This tradition continued into adulthood; my wife nearly fainted when she received her first Christmas Stocking. For a while, our kids got to experience the pandemonium. After we moved back to Texas, that all stopped to an extent. My grandma, the kid’s great-grandma, still sends out gifts that cost my mom an extra bag charge when she visits each year.

Those memories stick with you. I’m sure most of you have similar stories out there, even as you read my account, the theater screen of your mind is replaying your memory reels of long ago. The real question is, what are we doing with those memories? Are they remaining in the past, or are we using those experiences to keep traditions alive today?

Living Christmas Present

As I have grown older, I’ve realized that traditions don’t have to remain the same, they can evolve as the child you were, becomes the adult you are. Times change, and people change. However, we must not let anything keep us from enjoying the here and now. Just because I don’t give my kids the same size stocking I grew up with does not mean that we cannot have as much fun at Christmas time as I did growing up. It’s just a different kind of fun.

The family I grew up with is 1200 miles away, I don’t have those two-day celebrations anymore, but what I do have is that my mom comes to visit every year. During her early December visits, we celebrate Christmas. These are gifts from my mom and the California family. Then, come December 25, we celebrate Christmas again. So, the tradition my kids are growing up with is that they celebrate Christmas twice.

The one adjustment I am trying to make with my kids is that we try not to focus so much on the getting as the real reason Christmas is celebrated. The church we attend has a Christmas Eve service; we attend every year. Songs of remembrance that Jesus Christ was born, the One who would grow up and save humanity through his death on the cross and resurrection three days later.

I also make attempts to read the Christmas story every year. The story we all know and love of the pregnant Virgin Mary and her husband Joseph. They had to sleep in a stable because the inn was booked solid because everyone was in town for the census. Then in the middle of the night, she goes into labor while shepherds in the field receive an angelic message saying that this baby, the one prophesied about, was being born. The baby Jesus was born, and everyone marveled at him. The songs we sing are memories they had of their baby being born. A tradition I am trying to keep going so our kids will always remember.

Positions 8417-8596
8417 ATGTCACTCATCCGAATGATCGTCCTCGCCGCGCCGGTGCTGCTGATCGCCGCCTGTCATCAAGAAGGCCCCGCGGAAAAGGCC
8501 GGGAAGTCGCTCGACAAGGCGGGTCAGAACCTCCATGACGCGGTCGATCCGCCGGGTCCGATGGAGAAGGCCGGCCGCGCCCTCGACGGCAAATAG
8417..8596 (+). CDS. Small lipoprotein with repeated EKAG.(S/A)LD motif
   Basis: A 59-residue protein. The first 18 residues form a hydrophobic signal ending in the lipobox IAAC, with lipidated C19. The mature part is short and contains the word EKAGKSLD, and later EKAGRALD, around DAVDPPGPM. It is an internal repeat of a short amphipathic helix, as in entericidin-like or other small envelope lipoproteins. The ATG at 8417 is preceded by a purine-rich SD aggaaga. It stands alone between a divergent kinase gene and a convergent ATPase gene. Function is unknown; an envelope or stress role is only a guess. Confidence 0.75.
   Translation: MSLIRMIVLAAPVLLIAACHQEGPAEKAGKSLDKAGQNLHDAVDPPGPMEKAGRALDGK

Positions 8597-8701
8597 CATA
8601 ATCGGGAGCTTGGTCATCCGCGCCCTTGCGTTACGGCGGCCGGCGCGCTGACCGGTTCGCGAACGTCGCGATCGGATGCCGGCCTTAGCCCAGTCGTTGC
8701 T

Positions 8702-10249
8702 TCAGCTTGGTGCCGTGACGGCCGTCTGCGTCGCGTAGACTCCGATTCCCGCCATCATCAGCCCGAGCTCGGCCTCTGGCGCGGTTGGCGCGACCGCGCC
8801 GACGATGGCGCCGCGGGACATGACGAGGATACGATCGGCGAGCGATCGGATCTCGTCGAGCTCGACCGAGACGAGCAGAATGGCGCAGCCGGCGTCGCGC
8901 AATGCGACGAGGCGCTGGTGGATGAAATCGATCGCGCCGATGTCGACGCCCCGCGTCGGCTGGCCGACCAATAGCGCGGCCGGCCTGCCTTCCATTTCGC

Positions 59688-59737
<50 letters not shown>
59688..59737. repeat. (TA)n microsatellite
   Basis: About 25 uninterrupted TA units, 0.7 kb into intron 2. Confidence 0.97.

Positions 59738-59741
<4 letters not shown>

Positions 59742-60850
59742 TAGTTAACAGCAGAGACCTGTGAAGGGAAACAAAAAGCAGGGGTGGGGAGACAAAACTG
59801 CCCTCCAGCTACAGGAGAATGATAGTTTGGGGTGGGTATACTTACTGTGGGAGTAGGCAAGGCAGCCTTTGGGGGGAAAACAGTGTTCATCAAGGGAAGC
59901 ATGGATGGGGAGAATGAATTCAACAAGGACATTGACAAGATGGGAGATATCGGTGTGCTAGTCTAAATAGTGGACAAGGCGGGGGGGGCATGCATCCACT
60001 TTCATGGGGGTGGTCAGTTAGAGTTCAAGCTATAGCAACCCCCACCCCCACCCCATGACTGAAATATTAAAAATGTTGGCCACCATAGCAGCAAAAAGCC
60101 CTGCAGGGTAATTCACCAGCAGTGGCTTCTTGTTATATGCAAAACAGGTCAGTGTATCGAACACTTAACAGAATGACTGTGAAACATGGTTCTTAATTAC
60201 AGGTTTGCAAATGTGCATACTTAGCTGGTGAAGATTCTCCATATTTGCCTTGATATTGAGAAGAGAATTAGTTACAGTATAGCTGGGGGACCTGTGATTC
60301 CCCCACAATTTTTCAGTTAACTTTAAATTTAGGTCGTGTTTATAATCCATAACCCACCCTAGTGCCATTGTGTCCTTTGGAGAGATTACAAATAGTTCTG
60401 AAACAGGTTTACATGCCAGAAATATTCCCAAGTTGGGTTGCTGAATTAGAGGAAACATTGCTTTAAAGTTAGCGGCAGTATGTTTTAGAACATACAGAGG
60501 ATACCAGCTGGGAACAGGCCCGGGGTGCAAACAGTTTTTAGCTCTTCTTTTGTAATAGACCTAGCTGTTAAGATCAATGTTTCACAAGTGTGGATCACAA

It seems that from the Friday after Thanksgiving, to the day after Christmas we tend to lose sight of those truths. It’s all about what we want and what we are going to get, and hardly ever about what we want to give. I will admit, I get lost in it too. I, just like everyone else, can’t wait to see what is under the tree with my name on it. Although with four kids those gifts are few if any. But that’s what Carolyn and I have agreed upon, to give what we can for our kids and not so much for each other, but that’s a whole other story for another blog.

Creating a Christmas Future

So, what are you doing this year that will have your children saying, “remember when” when they talk about being a kid to their children?  You will find that it is the little things they will never forget. Those silly little dollar store gifts that were in my stocking as a kid made an impression on me that still last until this day. The things you find for your family to do will be imprinted on their minds and hearts far into their adulthood. It could be an unexpected snowfall, a planned trip to see Christmas lights, or a quiet evening at home with hot cocoa and Christmas music; it doesn’t matter as long as the family is part of it, as long as your heart is in it, and as long as you keep on doing it.

If there is any takeaway you could have from this week’s blog is that to remember that Jesus is the real reason we celebrate this holiday. I encourage you to attend a Christmas service in your local community. Take the family and discuss what Jesus’ birth meant for this world, and even more, discuss what his death and resurrection mean. That is the true meaning of Christmas, and the ultimate gift any of us will ever receive.